H. R. Post: Word is out that you’re working on an adaptation of The Dragon’s Game Books for a five-act play on stage at Stratford. Is that so, Mr. Shakespeare?

Shakespeare, leaning back and twisting his mustache: Yes, well, it’s still in the early stages of development. Mind you I’m still in negotiations with H. N. Henry for the stage adaptation rights.

H. R. Post: What can you tell us about the early stages?

Shakespeare: Hmmm. An act for each book. Each act a blood bath. That’s why I want to adapt it. And, Henry’s witch is not a double-double-toil-and-trouble sort of witch. She’s not tied to a cauldron, mixing eye of newt, toe of frog, or tongue of dog to make a charm of powerful trouble. Oh! No! His witch is cursed with the power of evil itself and she’s a shape shifter of sorts. Therein lies one of the adaptation challenges.

H. R. Post: You say “one of the adaptation challenges.”Can you tell us another?

Shakespeare, biting his lower lip: Mainly with getting the dragon on stage in Acts III, IV, and V. It’s going to be very expensive to hire the best holographic stage performance technology to make that happen.

H. R. Post: What can you tell us about your planned adaptation of the heroine’s role?

Shakespeare, smiling and rubbing his hands together: Unlike Lady Macbeth, she wears the blood of her deeds with unrelenting vengeance.

…with Robin Williams at 5D Studios:

H. R. Post: Mr. Williams, thanks for giving us a few minutes of your time. Today we’re asking celebrities what they’re reading. What are you reading?

Williams, with a shy smile: Call me Robin. I’m reading BETRAYED, Book III of The Dragon’s Game Books.

H. R. Post: But it hasn’t been released yet?

Williams: I know. I contacted H. N. Henry and asked for an advance reader copy. After reading Books I and II, I had to have this one. He was kind to oblige. He sent me a digital copy via Ork. (Bashful smile) Nanu Nanu.

H. R. Post: How would you describe the series so far?

Williams, holding out his hand: It’s Game of Thrones on a diet. You can almost count the characters on the fingers of your hand. And Nagora, the main character! Move over Georgie Porgie. You kiss this girl and make her cry, you gonna pay big time. (Williams stands spread-eagled, one hand stabbing at the palm of his other before it goes to his crotch and he winces in pain, and then sits back down.) A scene from Book III, you’ve gotta read it. By the way, Stieg Larson recommended I read The Dragon’s Game books.

H. R. Post: What did he say that convinced you?

Williams: He said, and I quote (Speaking in a Swedish accent, making air quotes with fingers): In this world of fictional characters, if my Lisbeth Salander, from The Girl with the Dragon Tattoo, had an ancestor from an Iron-Age-like time in a place where dragons lived, Nagora would be her. Very definitely. You don’t want to cross her.

…with Chuck Berry at the 5D Vinyl Record Store:

H. R. Post:  Mr. Berry, we see that you have the latest Two Steps From Hell album in your hands and a copy of one of The Dragon’s Game Books under an arm. Is there a connection?

Berry, grinning wide and baring immaculate white teeth: Ooooooo Weeeeee! May-Bell-Ene! I gotta have music to read by, and honey, this is the best to set the mood. You know what I mean? ’Cause some of those scenes got me holdin’ onto my own ding-a-ling. (Laughs loud, winks and flashes a smile) Wouldn’t want that to happen to me. (Eyes big and round as marbles).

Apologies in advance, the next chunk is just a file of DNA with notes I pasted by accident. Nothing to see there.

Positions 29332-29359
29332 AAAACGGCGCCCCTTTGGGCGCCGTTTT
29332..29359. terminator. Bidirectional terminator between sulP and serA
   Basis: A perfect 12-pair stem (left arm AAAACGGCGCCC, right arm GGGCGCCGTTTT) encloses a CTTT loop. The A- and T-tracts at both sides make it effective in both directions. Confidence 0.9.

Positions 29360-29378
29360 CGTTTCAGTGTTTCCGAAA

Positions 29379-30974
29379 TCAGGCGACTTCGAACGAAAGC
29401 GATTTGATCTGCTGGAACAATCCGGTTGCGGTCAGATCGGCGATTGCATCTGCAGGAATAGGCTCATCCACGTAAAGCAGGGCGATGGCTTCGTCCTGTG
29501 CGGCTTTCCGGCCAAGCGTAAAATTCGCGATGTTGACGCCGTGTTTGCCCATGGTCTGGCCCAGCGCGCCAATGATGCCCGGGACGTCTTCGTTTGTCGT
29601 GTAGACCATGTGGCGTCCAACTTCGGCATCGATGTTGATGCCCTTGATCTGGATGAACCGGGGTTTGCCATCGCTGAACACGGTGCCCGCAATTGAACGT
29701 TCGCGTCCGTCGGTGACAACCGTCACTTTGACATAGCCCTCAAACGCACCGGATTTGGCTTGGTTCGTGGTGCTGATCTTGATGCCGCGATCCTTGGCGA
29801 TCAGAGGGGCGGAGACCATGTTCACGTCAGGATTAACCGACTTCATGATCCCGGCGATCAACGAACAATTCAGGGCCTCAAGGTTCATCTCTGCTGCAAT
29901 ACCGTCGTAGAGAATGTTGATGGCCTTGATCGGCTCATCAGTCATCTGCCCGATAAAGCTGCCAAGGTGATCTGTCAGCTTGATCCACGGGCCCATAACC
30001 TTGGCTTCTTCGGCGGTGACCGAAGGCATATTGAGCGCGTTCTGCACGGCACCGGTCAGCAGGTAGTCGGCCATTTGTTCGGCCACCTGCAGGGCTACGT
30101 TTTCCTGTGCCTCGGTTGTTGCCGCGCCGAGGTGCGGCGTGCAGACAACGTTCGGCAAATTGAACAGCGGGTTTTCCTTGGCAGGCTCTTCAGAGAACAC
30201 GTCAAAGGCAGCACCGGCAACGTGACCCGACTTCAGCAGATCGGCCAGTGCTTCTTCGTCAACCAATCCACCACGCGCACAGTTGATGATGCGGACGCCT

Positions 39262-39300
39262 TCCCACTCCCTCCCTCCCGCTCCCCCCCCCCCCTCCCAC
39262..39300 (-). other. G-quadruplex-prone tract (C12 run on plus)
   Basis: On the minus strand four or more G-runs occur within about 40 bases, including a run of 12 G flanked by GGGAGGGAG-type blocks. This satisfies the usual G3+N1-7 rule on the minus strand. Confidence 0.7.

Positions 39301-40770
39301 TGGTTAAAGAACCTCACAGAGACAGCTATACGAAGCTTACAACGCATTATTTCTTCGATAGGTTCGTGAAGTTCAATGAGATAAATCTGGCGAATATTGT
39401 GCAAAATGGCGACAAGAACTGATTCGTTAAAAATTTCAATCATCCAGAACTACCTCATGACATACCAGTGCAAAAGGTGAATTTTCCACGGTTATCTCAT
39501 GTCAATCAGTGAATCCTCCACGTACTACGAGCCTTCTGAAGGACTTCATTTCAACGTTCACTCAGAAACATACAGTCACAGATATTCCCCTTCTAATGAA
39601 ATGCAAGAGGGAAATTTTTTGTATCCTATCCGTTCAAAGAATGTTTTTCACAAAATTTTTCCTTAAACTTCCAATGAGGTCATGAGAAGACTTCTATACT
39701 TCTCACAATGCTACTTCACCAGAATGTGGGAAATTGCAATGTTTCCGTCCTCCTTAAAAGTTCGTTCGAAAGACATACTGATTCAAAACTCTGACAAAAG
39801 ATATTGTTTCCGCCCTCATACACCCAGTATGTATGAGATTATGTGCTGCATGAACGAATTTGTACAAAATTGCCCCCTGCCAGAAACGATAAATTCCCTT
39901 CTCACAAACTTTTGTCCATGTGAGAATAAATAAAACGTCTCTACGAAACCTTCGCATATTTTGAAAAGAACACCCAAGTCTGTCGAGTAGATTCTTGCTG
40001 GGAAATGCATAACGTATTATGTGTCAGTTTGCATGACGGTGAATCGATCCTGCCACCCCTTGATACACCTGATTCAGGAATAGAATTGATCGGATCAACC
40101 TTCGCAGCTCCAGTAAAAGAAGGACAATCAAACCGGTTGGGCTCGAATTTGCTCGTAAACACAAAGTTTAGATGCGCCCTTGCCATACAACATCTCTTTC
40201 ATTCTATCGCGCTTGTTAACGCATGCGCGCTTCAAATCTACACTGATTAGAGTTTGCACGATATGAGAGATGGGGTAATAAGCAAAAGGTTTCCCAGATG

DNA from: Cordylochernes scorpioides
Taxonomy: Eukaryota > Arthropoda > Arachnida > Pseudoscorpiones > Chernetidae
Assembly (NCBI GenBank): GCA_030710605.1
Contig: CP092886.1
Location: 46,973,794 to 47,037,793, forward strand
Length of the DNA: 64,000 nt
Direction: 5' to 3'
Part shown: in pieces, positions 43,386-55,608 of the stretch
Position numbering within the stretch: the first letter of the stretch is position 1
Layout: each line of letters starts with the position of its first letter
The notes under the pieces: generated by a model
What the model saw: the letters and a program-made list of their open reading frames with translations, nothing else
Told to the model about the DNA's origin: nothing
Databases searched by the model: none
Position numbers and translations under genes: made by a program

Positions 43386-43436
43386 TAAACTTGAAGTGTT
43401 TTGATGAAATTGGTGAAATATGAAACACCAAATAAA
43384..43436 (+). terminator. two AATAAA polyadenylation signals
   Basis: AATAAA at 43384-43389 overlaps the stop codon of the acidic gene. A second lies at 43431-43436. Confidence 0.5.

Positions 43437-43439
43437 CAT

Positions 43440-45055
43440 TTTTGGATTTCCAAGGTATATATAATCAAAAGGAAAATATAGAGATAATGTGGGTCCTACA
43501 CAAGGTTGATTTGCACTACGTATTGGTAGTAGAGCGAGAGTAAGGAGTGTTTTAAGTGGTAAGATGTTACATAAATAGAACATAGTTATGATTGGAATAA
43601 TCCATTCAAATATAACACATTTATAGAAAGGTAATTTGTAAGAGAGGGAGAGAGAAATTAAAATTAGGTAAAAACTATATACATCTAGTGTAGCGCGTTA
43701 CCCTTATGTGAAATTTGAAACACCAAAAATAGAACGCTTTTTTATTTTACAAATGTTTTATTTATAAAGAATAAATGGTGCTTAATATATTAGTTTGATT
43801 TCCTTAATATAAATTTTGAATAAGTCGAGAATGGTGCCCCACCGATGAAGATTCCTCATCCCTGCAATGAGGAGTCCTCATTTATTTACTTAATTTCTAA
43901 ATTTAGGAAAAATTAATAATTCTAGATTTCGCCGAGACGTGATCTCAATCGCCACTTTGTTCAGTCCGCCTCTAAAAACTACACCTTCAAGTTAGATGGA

…with Marilyn Monroe at the 5D Studios:

H. R. Post: Apparently when having coffee with Betty Davis and Brigitte Bardot, you were overheard to say that the main character, Nagora, in The Dragon’s Game Books was a lot like you. Could you elaborate?

Monroe: Not a lot like me. In no way are we similar. Except in the way that Edana happens to the character, Nagora, Marilyn happened to me when I was Norma Jeane. Only in that way are we similar. We didn’t choose to become those characters. The people made me Marilyn, just like they made Nagora—Edana, but in very different ways and for very different reasons.

H. R. Post: Do you think you could ever be cast in the role of Nagora?

Monroe laughing: No way! It’ll take an actress with balls to play Nagora. Even in Hollywood, they probably couldn’t find an actress to play her. Not because they couldn’t, but because they wouldn’t dare make a movie about her. She’s too strong a character. Not the Hollywood type. They’re not ready for her.

…with Walt Disney at the 5D Disney Family Amusement Theme Park:

H. R. Post: Is it true you are considering building a Dragon’s Game theme location here at your park?

Disney, with a polite smile: No. Definitely not. You probably heard about a possible Isle-of-Smoke theme location with a cage elevator into the dragon’s cave, but that’s not happening. H. N. Henry refuses to negotiate such partial derivative rights from the body of his work. And let’s face it, this is an entertainment park focused on attracting families to our site.

H. R. Post: But we heard you were considering opening an adult or mature section at the park. Will you comment?

Disney, still smiling:  As tempting as that would be, it would go against our values. Let me put it this way: Snow White falls for the witch’s poisoned apple. Nagora doesn’t. She fights back with fire and spills a lot of blood.

The seven dwarfs help Snow White. The Little People, thousands of them, because they are so small and have such magical powers, help Nagora do some amazing things. Mind you, Grumpy would be happy about that.